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Scientists Are ‘Incepting’ Dreams in Real Life


Whether it’s teeth falling out or going to school without pants, nightmares are not fun. They’re especially horrifying when they happen so often — turning what should have been a good night’s sleep into something that terrifies you.

When recurring nightmares are particularly bad, therapy can sometimes provide a solution. No form of treatment is perfect, but researchers are getting better and better. In fact, Swiss scientists have just come up with a new technique that allows you to control your emotions during sleep by using sound.

That’s right. Like in Start.

In one Article published Thursday in the magazine Current Biology, the study’s authors developed a method by which sounds associated with feeling good during the day are played through a wearable headband. As you sleep, the sound will travel through your ears and (hopefully) trigger peaceful dreams.

“There is a relationship between the types of emotions experienced in dreams and our emotional well-being,” said Lampros Perogamvros, a sleep researcher at the University of Geneva and senior author on the paper, said in a press release. “Based on this observation, we had the idea that we could help people by manipulating the emotions in their dreams. In this study, we show that we can reduce the number of very strong and very emotionally negative dreams in patients with nightmares.”

However, it’s not as easy as just downloading a playlist of your favorite music for your night’s sleep. This approach collaborates with rehearsal therapy, a process in which patients re-imagine common nightmares for a more positive outcome. Suppose you often dream that you go to high school unprepared for a test. You can rewrite that story to make sure you always appreciate it.

The new study recruited 36 patients who had frequent nightmares and gave them visual rehearsal therapy. Half were tasked with associating the positive outcome of their dreams with the sound produced by a wearable headband called Dream. They then practice this association daily for two weeks. The other half of the study group received only rehearsal therapy.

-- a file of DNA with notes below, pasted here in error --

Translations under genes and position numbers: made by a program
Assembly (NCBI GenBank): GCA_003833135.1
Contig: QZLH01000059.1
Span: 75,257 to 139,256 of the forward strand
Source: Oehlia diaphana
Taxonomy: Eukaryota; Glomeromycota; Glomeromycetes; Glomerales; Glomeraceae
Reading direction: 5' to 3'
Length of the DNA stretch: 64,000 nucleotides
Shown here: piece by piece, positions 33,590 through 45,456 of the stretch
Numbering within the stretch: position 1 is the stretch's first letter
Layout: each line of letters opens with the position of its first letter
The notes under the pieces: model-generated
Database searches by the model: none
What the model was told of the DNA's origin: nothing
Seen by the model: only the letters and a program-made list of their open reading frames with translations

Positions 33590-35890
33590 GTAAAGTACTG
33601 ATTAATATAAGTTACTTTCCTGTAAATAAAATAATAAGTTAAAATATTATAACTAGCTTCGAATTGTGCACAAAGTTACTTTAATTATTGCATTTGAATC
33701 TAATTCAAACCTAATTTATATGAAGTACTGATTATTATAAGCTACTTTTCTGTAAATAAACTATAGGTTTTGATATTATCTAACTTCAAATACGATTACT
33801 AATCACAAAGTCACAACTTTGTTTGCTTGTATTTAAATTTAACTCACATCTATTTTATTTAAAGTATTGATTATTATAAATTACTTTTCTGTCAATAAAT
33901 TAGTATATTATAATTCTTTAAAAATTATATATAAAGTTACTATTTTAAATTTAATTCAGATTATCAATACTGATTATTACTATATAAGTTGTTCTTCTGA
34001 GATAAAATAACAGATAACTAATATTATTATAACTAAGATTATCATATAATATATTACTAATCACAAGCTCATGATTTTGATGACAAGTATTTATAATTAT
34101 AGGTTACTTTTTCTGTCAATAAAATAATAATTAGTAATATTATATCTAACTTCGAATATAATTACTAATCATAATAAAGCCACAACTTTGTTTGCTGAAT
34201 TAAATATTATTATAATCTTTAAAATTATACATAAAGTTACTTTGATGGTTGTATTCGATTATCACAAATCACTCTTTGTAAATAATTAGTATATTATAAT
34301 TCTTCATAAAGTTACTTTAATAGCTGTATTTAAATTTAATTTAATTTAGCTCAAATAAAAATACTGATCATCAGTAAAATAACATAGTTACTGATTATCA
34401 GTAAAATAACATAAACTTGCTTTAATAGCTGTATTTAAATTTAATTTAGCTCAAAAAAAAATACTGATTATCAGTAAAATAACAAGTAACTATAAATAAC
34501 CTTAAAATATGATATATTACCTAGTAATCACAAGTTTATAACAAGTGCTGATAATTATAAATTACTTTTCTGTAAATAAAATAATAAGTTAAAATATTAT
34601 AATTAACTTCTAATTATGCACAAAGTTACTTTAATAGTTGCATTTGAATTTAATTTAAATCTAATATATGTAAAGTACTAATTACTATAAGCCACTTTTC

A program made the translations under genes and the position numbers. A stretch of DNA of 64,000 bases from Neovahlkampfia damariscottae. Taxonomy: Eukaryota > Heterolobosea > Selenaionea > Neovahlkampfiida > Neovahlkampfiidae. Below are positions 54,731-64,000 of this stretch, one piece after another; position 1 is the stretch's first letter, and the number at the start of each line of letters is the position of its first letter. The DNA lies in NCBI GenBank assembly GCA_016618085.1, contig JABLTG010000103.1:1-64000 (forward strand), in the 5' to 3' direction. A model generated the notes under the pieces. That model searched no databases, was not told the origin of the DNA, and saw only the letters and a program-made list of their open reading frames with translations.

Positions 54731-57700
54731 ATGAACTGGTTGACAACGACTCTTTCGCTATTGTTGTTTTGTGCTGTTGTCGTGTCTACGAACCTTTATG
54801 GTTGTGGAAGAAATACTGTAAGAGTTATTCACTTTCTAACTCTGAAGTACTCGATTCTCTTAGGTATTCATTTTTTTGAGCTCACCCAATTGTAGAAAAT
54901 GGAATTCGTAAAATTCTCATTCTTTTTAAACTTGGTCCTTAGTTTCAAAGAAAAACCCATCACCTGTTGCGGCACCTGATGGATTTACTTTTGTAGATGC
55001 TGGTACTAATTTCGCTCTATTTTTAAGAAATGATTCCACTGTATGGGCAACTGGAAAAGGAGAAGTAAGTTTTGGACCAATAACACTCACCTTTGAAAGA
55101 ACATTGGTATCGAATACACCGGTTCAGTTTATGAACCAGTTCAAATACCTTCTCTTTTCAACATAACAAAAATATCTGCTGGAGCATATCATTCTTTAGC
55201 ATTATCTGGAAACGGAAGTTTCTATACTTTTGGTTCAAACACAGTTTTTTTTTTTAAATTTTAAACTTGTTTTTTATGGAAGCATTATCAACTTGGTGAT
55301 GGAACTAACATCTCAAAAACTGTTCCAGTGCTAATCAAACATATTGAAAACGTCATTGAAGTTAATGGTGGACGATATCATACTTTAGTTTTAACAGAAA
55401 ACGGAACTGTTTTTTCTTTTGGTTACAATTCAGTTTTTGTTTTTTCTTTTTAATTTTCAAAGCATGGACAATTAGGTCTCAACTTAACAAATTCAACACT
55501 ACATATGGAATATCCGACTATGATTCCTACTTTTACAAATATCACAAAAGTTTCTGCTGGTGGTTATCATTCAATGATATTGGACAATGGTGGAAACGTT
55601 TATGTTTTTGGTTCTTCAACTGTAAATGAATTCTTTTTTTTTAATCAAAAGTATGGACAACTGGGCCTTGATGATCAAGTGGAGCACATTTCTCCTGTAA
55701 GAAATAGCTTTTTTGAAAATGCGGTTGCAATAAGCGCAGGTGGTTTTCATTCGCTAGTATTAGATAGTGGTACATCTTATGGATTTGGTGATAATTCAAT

As the patient sleeps, the headband will also measure electrical signals in the brain, allowing it to initiate sounds during REM sleep – when most nightmares occur.

The results showed that both groups showed a decrease in nightmares. However, people who received acoustic therapy had fewer nightmares after two weeks of their training and at most three months after. That group also reported happier dreams.

It should be noted that the sample size for this study was relatively small and was recruited in Switzerland. The study’s authors recommend building this study with more participants to see if it might work better on a large scale. However, the results are very promising.

“We observed a rapid reduction in nightmares, along with dreams becoming more emotionally positive,” says Perogamvros. “For us, researchers and clinicians, these findings are very promising both for the study of emotional processing during sleep and for the development of new therapies.”

So, from the silver screen to your dreams, it turns out there’s a little more truth to Inception. Just remember that if you start to hear Edith Piaf’s music playingYou should probably wake up as early as possible.

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